Entertainment

Kelowna: Bringing the story of Canada to life through music

Ardika Comeau, 11, (centre) plays a Portugese immigrant telling the story of how difficult it was to come to this country, while the Klondike girls (left to right) Summer Janes, Mia Bifford and Sofia Thompson, set the stage for the gold rush. To the right, Emily Fricksa pulls in the feel of an Eastern swell to The Rhyme of the Ancient Mariner. Below: Rhonda Draper - Jennifer Smith
Ardika Comeau, 11, (centre) plays a Portugese immigrant telling the story of how difficult it was to come to this country, while the Klondike girls (left to right) Summer Janes, Mia Bifford and Sofia Thompson, set the stage for the gold rush. To the right, Emily Fricksa pulls in the feel of an Eastern swell to The Rhyme of the Ancient Mariner. Below: Rhonda Draper
— image credit: Jennifer Smith

When Rosemary Thomson first met Govern General Award-winning teacher Rhonda Draper and decided to adapt her award-winning program, How Canada Came to Be, for the Okanagan Symphony Orchestra, she also enrolled her son in Draper’s school.

It was 2007 and Thomson was driving down the street listening to Draper interviewed on the CBC radio program As it Happens, having just accepted her job as the conductor and music director for the OSO.

Draper was describing the musical history she developed to etch a permanent blueprint of Canadian heritage in students’ brains, when Thomson noticed the teacher’s school, Glenmore Elementary, with a sign for kindergarten registration out front.

“I hadn’t even moved here yet. I was driving to a friend’s when I heard Rhonda being interviewed, pulled over and registered him,” said Thomson, noting she knew just as instantly the orchestra should adapt Draper’s program for its 50th anniversary in 2010.

But once the project was complete, it seemed it would need to be used again.

“For an orchestral school show, it’s so based on the curriculum and whenever we can teach school subjects through the arts, it’s a win-win,” said Thomson.

Today her young son is in Grade 4 and among the intermediate-level elementary school students who will help stage a return of the production, just as thousands of children across the country have done in the years since it was first created.

Rhonda DraperDraper spent a year collecting the songs to go into the show, writing the story that runs along side the music as she went.

“I field-tested the songs on the kids and then took note of the ones they really seemed to pick up on,” said Draper. “There are children’s songs they just pick up so quickly.”

It was this stick-in-your-head factor Draper was looking for so the storyline would be something her students, and her own two children, then three and five, now 15 and 17, could use as a Canadian framework to hang their understanding of the world and its history on.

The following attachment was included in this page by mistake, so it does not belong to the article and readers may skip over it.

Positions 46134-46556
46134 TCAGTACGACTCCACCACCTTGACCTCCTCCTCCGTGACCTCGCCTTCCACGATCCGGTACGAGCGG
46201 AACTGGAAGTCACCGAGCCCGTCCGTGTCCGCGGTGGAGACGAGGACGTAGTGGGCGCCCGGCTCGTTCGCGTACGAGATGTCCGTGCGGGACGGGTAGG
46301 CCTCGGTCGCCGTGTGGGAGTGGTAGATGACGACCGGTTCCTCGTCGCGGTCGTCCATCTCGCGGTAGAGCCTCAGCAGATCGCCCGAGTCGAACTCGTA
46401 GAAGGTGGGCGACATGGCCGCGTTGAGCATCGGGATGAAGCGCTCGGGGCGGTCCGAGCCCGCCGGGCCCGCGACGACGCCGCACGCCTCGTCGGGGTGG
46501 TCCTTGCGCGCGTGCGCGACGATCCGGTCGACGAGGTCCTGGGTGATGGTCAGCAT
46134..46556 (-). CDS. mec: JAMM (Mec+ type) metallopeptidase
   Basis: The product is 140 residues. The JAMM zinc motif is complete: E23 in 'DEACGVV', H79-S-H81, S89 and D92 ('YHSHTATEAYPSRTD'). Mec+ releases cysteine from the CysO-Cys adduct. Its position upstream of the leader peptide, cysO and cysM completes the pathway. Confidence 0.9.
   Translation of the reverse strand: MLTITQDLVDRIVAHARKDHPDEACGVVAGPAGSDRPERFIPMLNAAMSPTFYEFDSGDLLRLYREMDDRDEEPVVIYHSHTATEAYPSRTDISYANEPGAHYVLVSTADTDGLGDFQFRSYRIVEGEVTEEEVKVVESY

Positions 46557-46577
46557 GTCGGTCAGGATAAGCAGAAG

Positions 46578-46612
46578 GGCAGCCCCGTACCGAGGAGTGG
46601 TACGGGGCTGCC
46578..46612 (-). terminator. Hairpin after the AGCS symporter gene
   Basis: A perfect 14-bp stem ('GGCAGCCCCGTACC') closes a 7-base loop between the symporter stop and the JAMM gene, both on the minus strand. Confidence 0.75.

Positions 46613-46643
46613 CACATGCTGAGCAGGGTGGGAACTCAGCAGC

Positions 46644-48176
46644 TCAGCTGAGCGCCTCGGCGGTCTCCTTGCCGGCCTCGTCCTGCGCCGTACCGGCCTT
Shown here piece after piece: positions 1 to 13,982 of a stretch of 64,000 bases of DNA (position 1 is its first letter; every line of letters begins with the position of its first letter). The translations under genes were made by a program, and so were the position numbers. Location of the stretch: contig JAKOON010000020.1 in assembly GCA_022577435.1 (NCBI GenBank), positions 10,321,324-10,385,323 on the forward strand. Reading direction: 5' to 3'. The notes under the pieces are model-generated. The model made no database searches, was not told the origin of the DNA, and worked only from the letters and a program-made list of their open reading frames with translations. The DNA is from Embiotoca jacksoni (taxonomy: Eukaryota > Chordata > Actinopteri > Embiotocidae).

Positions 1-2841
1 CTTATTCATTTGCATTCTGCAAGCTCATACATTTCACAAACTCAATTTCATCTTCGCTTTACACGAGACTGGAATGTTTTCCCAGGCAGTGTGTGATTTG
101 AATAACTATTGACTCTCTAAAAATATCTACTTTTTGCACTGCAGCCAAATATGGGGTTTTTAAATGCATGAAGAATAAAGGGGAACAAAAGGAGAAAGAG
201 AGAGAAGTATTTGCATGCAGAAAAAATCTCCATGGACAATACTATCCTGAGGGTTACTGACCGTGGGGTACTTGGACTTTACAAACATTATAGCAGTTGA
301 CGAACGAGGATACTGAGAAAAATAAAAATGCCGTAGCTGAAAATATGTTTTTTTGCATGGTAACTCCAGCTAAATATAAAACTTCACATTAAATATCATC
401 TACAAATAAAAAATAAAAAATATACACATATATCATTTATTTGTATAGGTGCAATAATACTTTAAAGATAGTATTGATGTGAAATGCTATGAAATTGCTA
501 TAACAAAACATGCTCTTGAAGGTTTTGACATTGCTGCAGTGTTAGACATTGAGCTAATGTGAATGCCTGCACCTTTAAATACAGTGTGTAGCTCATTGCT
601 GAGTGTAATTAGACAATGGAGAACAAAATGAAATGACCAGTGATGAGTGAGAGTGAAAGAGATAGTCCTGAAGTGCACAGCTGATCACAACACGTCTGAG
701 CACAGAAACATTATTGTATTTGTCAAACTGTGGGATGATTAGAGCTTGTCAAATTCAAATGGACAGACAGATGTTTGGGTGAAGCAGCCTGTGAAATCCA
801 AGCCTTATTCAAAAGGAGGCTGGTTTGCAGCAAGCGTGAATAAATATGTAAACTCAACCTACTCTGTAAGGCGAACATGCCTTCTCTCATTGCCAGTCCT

“I’ve been surprised, over the years, by how much the students respond to the music of our ancestors,” she said.

The program is a compilation of 15 Canadian folk songs that moves from the Maritime provinces across the country, ending in the North; it has been adapted over the years as others heard it, particularly First Nations people.

From logging tunes to boisterous sea shanties that shape Canada’s musical history, songs like Land of the Silver Birch, Dors, dors p’tit bébé, and Rhyme of the Ancient Mariner, it’s music that sets a stage, creates a rhythm for its subjects to work by and gives kids context for the logging and fishing, railway building and heady gold rush periods that mark this country’s development.

Unlike the popular music most kids take in on a daily basis, these songs weren’t written to be sold and both Draper and Thomson say it continues to amaze them how much information they convey. Students soon connect with feel of working in a mill or plucking a chicken (“Alouette, gentille alouette, Alouette, je te plumerai”) and the audiences, particularly older audiences, feel that true communication deeply.

This run of the show will see 2000 students from Penticton to Vernon watch the material in school and, while the first incarnations of How Canada Came to Be were compiled for CD, the public production will be turned into a DVD filmed by students from the Centre for Arts and Technology.

“Combining youth with a professional orchestra, there’s a wonderful relationship that’s built there,” said Thomson.

There’s also now a powerful relationship between Draper and Thomson. Thanks to How Canada Came to Be, the two have continued to collaborate on work every year, sometimes bringing students in to perform with the orchestra and other times to do worships for teachers or find new ways to showcase the orchestra’s work to the school community.

“Rhonda is an extraordinary educator, artist and visionary. We work together quite closely with the kids and we push them to be the best performers they can be,” said Thomson. “…Rhonda always finds a way to bring it all back to that deep communication between human beings and it’s very sincere and I do think the kids, and the audience, responds to that.”

The public presentation of How Canada Came to Be will be at 7 p.m., Monday, April 22 at the Trinity Baptist Church in Kelowna. Tickets for the evening show are $10 per person (children, adults, seniors) available at the OSO office (239-1889 Springfield Road), Glenmore Elementary School and Kelowna Actors Studio.

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